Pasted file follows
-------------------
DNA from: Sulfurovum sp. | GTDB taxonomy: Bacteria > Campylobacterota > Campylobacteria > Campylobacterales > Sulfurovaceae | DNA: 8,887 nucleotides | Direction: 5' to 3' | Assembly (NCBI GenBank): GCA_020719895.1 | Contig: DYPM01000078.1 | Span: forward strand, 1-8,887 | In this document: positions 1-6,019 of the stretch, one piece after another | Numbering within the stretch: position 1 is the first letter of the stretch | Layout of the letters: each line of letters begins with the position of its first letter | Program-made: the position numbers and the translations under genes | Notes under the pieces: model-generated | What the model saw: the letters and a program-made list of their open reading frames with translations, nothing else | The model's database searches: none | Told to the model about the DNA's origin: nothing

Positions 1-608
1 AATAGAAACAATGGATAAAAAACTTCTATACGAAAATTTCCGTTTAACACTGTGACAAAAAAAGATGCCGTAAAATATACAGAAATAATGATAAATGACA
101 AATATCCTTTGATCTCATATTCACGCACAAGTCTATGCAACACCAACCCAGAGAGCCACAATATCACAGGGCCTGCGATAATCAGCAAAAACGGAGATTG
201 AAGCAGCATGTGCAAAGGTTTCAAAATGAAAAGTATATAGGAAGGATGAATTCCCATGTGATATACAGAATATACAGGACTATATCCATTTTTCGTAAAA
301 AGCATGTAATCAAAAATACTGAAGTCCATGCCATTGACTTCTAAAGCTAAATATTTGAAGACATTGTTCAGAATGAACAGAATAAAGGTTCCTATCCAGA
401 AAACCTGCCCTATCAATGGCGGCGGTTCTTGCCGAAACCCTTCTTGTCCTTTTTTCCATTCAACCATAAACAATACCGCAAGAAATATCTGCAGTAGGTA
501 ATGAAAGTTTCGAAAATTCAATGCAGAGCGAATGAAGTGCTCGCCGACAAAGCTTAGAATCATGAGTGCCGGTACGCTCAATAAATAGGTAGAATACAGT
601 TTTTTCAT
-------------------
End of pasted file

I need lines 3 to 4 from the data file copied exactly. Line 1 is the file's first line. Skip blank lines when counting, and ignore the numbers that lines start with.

1 AATAGAAACAATGGATAAAAAACTTCTATACGAAAATTTCCGTTTAACACTGTGACAAAAAAAGATGCCGTAAAATATACAGAAATAATGATAAATGACA
101 AATATCCTTTGATCTCATATTCACGCACAAGTCTATGCAACACCAACCCAGAGAGCCACAATATCACAGGGCCTGCGATAATCAGCAAAAACGGAGATTG